js
export default function Home() {
return (
<div className="flex justify-center items-center h-screen flex-col">
<div>
<h2 className="font-raleway text-5xl font-extrabold mb-10 sm:text-4xl">
Weather App
</h2>
</div>
</div>
);
}

You can see I have created a div that has another div inside of it that contains an h2 heading.

→ STEP #2

Let’s create a search box and a button now. You can build it however you like. I am going with the minimal design. So I am putting the input box and the button side by side.

Here is the code so far till this step:

js
export default function Home() {
return (
<div className="flex justify-center items-center h-screen flex-col">
<div>
<h2 className="font-raleway text-5xl font-extrabold mb-10 sm:text-4xl">
Weather App
</h2>
</div>
</div>
<div className="flex sm:flex-col">
<input
type="text"
placeholder="City..."
className="outline-indigo mr-6 rounded-sm pl-4 w-64 font-raleway sm:mr-0 sm:mb-4 sm:py-1"
/>
<button
className="outline-none border-none font-bold font-raleway px-12 py-2 rounded-sm bg-indigo-300 text-gray-700 transition duration-300 hover:bg-indigo-600 hover:text-white"
>
Search
</button>
</div>
);
}

→ STEP #3

We need to show the temperature now. The template for this will be conditionally rendered on the screen. So to do that, we need to create states. Based on the data inside the states, we can then conditionally render the template on the screen.

We also need to do error handling in case the API responds with status code 404.

Here is the code till this point:

js
import {useState} from 'react';
export default function Home() {
const [temp, setTemp] = useState(null);
const [minTemp, setMinTemp] = useState('');
const [maxTemp, setMaxTemp] = useState('');
const [err, setErr] = useState(false);
return (
<div className="flex justify-center items-center h-screen flex-col">
<div>
<h2 className="font-raleway text-5xl font-extrabold mb-10 sm:text-4xl">
Weather App
</h2>
</div>
<div className="flex sm:flex-col">
<input
type="text"
placeholder="City..."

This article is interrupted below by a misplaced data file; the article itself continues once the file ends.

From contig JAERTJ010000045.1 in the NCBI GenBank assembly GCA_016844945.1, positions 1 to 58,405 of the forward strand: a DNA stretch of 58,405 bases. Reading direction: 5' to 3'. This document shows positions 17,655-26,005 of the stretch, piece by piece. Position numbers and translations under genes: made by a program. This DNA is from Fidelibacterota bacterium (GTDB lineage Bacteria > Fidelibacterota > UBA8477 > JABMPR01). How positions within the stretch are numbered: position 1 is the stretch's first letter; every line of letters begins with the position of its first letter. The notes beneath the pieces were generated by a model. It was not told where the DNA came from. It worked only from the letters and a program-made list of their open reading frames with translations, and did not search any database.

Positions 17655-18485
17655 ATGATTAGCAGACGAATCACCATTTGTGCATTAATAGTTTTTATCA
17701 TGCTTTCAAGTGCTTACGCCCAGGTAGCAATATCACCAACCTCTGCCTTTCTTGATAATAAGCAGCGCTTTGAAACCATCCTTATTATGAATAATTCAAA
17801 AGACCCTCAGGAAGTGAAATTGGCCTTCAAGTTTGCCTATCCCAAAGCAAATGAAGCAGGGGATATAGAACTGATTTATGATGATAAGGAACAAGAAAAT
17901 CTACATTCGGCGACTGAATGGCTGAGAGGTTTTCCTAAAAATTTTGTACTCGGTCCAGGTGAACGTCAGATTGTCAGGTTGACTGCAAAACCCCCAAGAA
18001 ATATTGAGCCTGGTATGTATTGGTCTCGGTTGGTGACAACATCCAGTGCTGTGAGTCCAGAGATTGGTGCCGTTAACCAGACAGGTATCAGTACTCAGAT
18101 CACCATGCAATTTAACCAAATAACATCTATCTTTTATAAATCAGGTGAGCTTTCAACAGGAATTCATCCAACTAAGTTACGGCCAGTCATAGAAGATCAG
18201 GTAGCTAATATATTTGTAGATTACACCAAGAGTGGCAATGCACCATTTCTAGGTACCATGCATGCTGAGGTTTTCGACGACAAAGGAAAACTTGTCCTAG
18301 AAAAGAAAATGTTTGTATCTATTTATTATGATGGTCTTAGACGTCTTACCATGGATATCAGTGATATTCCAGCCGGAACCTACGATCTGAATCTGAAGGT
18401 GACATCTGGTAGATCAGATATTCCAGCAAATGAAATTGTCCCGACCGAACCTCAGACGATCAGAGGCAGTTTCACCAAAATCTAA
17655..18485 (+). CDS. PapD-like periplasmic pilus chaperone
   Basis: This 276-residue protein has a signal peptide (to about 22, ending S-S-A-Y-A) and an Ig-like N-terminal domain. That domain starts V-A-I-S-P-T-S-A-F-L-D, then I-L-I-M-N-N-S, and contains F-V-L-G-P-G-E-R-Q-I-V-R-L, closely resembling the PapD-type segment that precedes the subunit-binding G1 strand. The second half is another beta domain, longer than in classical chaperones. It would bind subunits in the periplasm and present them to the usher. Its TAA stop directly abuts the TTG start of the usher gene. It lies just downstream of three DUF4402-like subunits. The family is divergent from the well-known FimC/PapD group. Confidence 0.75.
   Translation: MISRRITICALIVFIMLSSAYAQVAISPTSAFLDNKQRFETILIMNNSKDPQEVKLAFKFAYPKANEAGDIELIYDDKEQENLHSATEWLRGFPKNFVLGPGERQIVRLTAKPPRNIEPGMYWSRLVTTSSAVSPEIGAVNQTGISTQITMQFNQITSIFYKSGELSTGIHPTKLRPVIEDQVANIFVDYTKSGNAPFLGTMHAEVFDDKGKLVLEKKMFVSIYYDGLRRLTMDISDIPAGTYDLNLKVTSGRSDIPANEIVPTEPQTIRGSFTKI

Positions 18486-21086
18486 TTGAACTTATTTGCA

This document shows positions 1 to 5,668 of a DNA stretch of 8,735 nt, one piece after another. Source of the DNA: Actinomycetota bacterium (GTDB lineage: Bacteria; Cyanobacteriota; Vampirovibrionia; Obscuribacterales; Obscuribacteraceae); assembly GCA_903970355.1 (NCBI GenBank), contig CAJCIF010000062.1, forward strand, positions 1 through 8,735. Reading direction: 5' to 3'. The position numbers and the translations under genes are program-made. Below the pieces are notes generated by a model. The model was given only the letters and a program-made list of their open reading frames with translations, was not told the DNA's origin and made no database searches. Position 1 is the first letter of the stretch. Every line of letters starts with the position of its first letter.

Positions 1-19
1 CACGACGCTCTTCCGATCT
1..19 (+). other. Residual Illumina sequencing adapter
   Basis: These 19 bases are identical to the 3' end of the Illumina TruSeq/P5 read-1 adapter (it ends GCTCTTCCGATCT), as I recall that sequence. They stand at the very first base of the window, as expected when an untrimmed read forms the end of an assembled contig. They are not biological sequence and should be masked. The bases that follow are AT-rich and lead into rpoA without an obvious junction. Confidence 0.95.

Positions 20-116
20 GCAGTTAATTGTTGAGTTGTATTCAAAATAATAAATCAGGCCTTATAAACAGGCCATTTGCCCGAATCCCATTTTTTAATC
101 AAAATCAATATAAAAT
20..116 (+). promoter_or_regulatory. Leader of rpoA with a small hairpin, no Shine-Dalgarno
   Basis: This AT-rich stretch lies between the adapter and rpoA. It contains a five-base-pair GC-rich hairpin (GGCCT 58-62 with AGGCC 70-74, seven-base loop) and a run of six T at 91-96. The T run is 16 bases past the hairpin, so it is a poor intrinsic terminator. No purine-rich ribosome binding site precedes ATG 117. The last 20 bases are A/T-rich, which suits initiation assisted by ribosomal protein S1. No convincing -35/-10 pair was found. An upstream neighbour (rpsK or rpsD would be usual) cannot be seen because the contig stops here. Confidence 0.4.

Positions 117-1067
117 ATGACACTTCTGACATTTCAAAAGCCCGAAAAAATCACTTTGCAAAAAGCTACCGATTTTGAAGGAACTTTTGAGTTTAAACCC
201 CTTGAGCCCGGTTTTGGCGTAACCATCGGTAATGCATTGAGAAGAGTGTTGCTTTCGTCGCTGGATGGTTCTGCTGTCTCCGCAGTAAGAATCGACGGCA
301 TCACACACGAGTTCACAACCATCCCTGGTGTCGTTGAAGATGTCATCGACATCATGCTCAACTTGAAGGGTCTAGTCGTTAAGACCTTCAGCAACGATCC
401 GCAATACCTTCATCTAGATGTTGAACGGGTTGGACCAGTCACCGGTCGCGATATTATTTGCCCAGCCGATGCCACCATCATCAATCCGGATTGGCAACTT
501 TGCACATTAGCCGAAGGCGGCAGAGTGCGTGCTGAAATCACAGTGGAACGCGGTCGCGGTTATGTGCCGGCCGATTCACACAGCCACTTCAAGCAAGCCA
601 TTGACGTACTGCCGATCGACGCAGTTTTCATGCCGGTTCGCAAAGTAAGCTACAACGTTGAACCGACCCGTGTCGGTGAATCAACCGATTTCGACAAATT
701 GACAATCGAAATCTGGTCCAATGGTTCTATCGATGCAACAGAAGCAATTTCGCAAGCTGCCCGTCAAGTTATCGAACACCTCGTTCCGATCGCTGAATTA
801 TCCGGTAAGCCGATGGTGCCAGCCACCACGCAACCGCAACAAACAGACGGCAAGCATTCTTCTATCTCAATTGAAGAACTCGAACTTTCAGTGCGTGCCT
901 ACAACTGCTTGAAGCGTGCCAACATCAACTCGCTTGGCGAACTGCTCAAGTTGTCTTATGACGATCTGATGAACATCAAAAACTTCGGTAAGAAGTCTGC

className="outline-indigo mr-6 rounded-sm pl-4 w-64 font-raleway sm:mr-0 sm:mb-4 sm:py-1"
onChange={e => setCity(e.target.value)}
/>
<button
onClick={getWeather}
className="outline-none border-none font-bold font-raleway px-12 py-2 rounded-sm bg-indigo-300 text-gray-700 transition duration-300 hover:bg-indigo-600 hover:text-white"
>
Search
</button>
</div>
{temp && (
<div className="mt-10 flex flex-col justify-start bg-indigo-200 px-12 py-4 rounded font-raleway text-xl font-semibold text-gray-700 sm:text-base sm:px-8">
<div className="flex mb-4">
<p className="w-64 sm:w-41">Temperature:</p>
<p>{temp} ° C</p>
</div>
<div className="flex mb-4 sm:w-41">
<p className="w-64">Temperature Min:</p>
<p>{minTemp}° C</p>
</div>
<div className="flex">
<p className="w-64 sm:w-41">Temperature Max:</p>
<p>{maxTemp}° C</p>
</div>
</div>
)}
{err && (
<div className="mt-10 bg-red-200 px-12 py-4 rounded font-raleway text-xl font-semibold text-gray-700 sm:text-base sm:px-8">
<p>Couldn't fetch weather results.</p>
</div>
)}
</div>
);
}

Integrating the API

It’s time to integrate the API now. For this, create a .env.local file in the root directory. You need to place your API key here that you received when you subscribed to the API.

Copy the following in the .env.local and replace the Your-RapidAPI-Key with the API key.

sh
NEXT_PUBLIC_OPEN_WEATHER_API_KEY=Your-Rapid-Key

You can use the fetch API for making the API call but I am going to use axios instead. Open your terminal and type the following there: